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Temporally Jittered Speech Produces Performance Intensity, Phonetically Balanced Rollover in Young Normal-Hearing Listeners
07 August 2020 (online)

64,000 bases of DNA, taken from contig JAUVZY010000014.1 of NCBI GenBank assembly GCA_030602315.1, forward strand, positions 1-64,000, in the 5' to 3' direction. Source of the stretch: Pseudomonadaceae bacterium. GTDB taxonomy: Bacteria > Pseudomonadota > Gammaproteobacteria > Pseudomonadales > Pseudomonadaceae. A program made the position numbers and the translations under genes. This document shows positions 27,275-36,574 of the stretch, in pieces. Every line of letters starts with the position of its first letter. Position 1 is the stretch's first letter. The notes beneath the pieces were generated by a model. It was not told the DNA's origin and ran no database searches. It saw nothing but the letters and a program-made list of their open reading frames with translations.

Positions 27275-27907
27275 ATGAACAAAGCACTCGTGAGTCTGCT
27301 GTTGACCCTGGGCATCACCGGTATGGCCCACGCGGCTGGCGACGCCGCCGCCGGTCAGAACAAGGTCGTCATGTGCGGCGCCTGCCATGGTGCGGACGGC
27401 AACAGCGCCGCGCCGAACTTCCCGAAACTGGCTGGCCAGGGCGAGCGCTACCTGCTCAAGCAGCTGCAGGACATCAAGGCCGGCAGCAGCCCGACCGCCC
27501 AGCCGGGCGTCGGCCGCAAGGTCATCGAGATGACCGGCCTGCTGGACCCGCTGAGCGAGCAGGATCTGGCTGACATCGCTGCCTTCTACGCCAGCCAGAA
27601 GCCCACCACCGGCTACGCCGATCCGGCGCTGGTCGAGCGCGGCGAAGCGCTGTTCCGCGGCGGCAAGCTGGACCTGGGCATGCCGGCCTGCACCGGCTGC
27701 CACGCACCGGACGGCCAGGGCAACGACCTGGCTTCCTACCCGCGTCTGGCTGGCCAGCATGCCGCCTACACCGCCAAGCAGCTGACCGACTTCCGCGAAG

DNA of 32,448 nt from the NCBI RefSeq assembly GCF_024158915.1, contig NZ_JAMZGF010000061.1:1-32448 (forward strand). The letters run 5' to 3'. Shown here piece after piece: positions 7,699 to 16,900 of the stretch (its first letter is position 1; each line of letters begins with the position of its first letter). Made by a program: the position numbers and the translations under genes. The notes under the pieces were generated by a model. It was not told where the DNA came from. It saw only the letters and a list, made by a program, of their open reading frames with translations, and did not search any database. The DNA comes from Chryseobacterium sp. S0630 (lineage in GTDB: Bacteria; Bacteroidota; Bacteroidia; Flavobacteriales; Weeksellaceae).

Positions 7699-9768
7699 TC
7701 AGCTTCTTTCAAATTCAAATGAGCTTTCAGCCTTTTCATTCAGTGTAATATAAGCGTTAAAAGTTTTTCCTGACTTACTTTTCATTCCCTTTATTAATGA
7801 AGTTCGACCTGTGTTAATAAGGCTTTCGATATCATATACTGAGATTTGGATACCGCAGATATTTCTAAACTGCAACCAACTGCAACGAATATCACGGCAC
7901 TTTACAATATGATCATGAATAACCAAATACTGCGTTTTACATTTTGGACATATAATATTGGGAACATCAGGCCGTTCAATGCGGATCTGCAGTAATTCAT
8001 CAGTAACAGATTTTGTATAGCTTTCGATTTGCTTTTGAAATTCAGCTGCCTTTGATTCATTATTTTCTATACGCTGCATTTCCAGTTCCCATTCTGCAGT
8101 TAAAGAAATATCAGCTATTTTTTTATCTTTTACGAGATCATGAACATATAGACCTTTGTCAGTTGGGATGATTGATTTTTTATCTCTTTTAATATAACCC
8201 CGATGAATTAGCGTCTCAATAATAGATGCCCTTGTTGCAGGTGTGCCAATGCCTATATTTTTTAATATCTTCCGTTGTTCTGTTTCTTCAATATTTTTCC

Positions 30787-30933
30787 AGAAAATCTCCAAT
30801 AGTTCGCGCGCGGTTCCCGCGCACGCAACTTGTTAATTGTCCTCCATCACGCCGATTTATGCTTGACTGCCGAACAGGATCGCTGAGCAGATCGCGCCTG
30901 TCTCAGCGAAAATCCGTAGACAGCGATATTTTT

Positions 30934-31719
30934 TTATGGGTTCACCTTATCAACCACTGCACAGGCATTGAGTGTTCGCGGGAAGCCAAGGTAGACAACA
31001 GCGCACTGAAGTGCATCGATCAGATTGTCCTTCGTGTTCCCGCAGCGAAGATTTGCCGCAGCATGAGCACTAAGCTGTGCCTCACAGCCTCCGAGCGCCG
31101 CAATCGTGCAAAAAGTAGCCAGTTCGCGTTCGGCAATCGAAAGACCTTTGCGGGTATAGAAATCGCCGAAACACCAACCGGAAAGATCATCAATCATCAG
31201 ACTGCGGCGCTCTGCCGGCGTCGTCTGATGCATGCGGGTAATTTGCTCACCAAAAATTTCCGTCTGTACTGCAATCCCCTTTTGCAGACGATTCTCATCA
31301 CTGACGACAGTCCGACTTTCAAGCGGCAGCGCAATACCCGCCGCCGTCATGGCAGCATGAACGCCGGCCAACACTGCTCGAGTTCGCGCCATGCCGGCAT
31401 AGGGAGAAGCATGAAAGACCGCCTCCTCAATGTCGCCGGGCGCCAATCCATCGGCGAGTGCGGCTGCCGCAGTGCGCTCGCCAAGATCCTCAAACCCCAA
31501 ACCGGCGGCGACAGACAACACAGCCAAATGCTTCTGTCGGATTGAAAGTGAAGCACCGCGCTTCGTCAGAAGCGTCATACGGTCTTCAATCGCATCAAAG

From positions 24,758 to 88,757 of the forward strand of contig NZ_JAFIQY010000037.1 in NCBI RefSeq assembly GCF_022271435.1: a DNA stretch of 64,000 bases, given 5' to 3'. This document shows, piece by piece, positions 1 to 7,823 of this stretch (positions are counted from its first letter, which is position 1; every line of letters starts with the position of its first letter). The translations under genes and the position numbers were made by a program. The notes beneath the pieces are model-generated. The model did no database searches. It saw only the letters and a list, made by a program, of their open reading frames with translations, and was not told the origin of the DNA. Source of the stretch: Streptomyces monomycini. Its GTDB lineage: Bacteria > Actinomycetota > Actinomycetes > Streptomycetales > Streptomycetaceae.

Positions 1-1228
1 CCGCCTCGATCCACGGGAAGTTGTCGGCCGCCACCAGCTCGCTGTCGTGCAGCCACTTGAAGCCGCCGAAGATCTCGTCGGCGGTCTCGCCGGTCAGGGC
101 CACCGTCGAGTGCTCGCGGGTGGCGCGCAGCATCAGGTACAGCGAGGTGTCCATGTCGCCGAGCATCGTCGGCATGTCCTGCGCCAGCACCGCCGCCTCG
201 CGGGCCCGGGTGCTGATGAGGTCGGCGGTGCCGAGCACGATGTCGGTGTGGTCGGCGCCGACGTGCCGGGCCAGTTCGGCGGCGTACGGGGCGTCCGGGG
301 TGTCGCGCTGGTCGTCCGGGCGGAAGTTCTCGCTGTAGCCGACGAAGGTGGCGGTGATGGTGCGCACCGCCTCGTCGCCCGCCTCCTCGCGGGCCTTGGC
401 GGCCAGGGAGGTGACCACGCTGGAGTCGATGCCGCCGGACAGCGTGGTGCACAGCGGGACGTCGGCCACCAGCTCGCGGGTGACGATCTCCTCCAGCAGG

This study investigates whether temporally jittered stimuli will produce performance-intensity, phonetically balanced (PI-PB) rollover in young adults with normal hearing. Although not yet explicitly stated in the literature, there is clinical and theoretical evidence to suggest that PI-PB rollover, such as that found in cases of acoustic neuroma, is caused by neural dyssynchrony in the auditory system. Sixteen participants were tested with intact and temporally jittered word lists in quiet at 40, 55, 65, and uncomfortable listening level −5 dB HL. The results show significant rollover in the jittered but not the intact conditions. The results are consistent with the existing evidence that suggests that neural PI-PB rollover is caused by decreased neural synchrony and support the claim that temporal jitter simulates neural dyssynchrony. Furthermore, these results are consistent with the hypothesis that synchrony coding plays an important role in the perception of high-level speech.